Considering all the debate and posturing these days about the benefits and dangers of Artificial Intelligence, or AI for short, you must be asking yourself if you really feel threatened by high-functioning machines and computer programs that seem on the verge of taking over the planet and replacing its present landlords: you and me.
Are robots really out to get us? Maybe it hasn’t reached the point where they are planning to destroy our species, but they are getting to be extremely annoying. Take the robot test, for instance.
You know the feeling. You’re trying to get to a website in order to take care of a very important matter and you get side-swiped by an idiotic dialogue box that demands that you tick off the little square next to the statement “I am not a robot.” And just to make certain that you are not indeed a robot that has been programmed to lie about its mechanical orientation, you are subjected to completing a small test to prove that you are flesh and blood and not some machine language algorithm.
What does this test look like? Sometimes there is a grid of nine photos of intersections and you are asked to identify which of them contains a traffic light. Or, you might be asked to pick out chimneys in a grid of skyline pictures. If this seems too difficult, and you keep failing the “not a robot” test, you may be shown a series of alphabet letters and numerals that have been depicted in a cursive style comparable to a Salvador Dali surrealist masterpiece. When you fail to recognize even one of these distorted characters, you begin to question your humanity and doubt creeps in as to whether or not you may indeed be a robot.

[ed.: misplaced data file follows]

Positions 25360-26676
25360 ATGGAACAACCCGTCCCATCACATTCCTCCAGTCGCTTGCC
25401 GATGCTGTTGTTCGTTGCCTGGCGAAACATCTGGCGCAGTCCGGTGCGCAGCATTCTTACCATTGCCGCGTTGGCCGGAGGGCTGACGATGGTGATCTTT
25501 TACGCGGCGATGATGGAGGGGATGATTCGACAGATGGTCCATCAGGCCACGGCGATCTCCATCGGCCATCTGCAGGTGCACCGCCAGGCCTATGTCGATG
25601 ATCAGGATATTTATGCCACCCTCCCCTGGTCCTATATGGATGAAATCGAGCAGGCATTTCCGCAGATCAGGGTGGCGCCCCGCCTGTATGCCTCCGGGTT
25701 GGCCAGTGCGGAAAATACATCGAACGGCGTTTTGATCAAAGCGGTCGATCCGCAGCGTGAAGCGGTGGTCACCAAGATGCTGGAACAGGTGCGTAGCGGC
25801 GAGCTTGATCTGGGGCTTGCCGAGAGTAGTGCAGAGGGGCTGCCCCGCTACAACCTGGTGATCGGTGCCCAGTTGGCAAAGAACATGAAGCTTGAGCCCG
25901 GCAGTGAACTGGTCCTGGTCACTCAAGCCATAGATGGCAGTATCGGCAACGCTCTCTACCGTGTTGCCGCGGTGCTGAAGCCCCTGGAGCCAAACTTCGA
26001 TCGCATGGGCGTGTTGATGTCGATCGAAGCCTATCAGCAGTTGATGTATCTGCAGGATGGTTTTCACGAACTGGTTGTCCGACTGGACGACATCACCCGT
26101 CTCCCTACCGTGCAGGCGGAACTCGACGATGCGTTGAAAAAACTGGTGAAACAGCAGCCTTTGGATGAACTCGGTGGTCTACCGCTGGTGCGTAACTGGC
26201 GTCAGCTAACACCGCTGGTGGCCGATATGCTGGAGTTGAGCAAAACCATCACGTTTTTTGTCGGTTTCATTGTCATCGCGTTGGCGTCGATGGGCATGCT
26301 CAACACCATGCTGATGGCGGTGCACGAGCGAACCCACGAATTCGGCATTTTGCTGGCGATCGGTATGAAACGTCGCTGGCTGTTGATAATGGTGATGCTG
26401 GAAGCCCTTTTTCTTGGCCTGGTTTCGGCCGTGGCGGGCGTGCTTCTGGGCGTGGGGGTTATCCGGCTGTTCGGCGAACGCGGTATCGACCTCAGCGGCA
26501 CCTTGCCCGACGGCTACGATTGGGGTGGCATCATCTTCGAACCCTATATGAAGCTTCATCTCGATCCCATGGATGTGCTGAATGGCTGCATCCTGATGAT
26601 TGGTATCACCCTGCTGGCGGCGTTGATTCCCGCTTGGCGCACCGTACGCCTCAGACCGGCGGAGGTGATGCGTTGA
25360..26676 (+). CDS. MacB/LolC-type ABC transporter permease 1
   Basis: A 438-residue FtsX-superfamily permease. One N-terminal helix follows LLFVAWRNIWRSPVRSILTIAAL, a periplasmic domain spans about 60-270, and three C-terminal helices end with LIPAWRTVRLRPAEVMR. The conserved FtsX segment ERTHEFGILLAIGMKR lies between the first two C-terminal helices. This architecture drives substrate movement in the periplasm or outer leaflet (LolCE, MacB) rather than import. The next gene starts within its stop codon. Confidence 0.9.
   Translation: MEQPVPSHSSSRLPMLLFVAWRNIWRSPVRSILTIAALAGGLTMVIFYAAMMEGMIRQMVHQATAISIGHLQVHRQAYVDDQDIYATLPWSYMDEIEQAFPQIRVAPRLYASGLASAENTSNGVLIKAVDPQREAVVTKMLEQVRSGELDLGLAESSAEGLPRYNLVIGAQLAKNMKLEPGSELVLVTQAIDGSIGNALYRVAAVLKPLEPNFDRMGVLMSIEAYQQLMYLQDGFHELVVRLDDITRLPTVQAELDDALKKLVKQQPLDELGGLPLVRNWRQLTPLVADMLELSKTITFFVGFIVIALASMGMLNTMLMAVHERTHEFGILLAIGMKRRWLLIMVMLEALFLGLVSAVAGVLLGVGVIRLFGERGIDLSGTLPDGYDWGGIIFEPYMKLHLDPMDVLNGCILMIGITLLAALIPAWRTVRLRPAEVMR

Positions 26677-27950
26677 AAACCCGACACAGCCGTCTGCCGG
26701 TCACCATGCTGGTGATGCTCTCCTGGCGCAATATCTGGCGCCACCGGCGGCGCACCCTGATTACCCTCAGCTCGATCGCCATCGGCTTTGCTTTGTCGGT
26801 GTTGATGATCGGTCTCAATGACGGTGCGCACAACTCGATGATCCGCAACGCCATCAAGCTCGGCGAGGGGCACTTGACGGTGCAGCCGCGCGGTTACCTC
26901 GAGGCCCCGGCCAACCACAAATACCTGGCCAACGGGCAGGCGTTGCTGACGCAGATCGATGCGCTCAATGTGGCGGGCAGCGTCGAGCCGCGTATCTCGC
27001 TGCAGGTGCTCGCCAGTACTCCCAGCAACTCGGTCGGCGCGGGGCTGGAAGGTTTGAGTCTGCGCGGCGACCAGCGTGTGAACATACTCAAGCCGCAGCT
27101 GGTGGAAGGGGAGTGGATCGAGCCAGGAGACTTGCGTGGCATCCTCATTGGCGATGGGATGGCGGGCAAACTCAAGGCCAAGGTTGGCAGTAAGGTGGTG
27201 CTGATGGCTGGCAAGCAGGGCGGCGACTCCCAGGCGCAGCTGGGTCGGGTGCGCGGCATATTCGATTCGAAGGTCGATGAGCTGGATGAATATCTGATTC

In all actuality, Artificial Intelligence is a bit of a misnomer. Expecting a robot to disqualify itself because it cannot pass a test that most humans fail miserably as well is idiotic. Perhaps we should call it Artificial Stupidity, or more fittingly, Artificial Stupidness.
Science-fiction novels and movies have long played upon our fears that the very same machines that we have created to serve us will someday seek to supplant us. In the 1951 classic The Day the Earth Stood Still, the eight-foot-tall robot Gort is just about to destroy humanity for harming its master when it is calmed by the words “Klaatu barada nikto,” which is space alien for “just chill.” In 2001: A Space Odyssey, the HAL 9000 computer which runs everything onboard the spaceship attempts to dispose of the human crew when it senses that they are about to decommission it for faulty decisions. Even in the Star Wars saga, the two robots C-3PO and R2-D2, although benevolent and eager to serve, often get their humans into dire circumstances because of their limitations. In contrast, Robocop and the Terminator wreak havoc on any humans who stand in the way of their missions.
As you can see, AI is nothing new; it’s been around for almost forever. Devices such as the abacus, the slide rule and the calculator have been our friends since the time we first had to figure out how much 15 per cent of the total bill at a restaurant was so we could leave the proper tip at the table without seeming too chintzy or overly extravagant.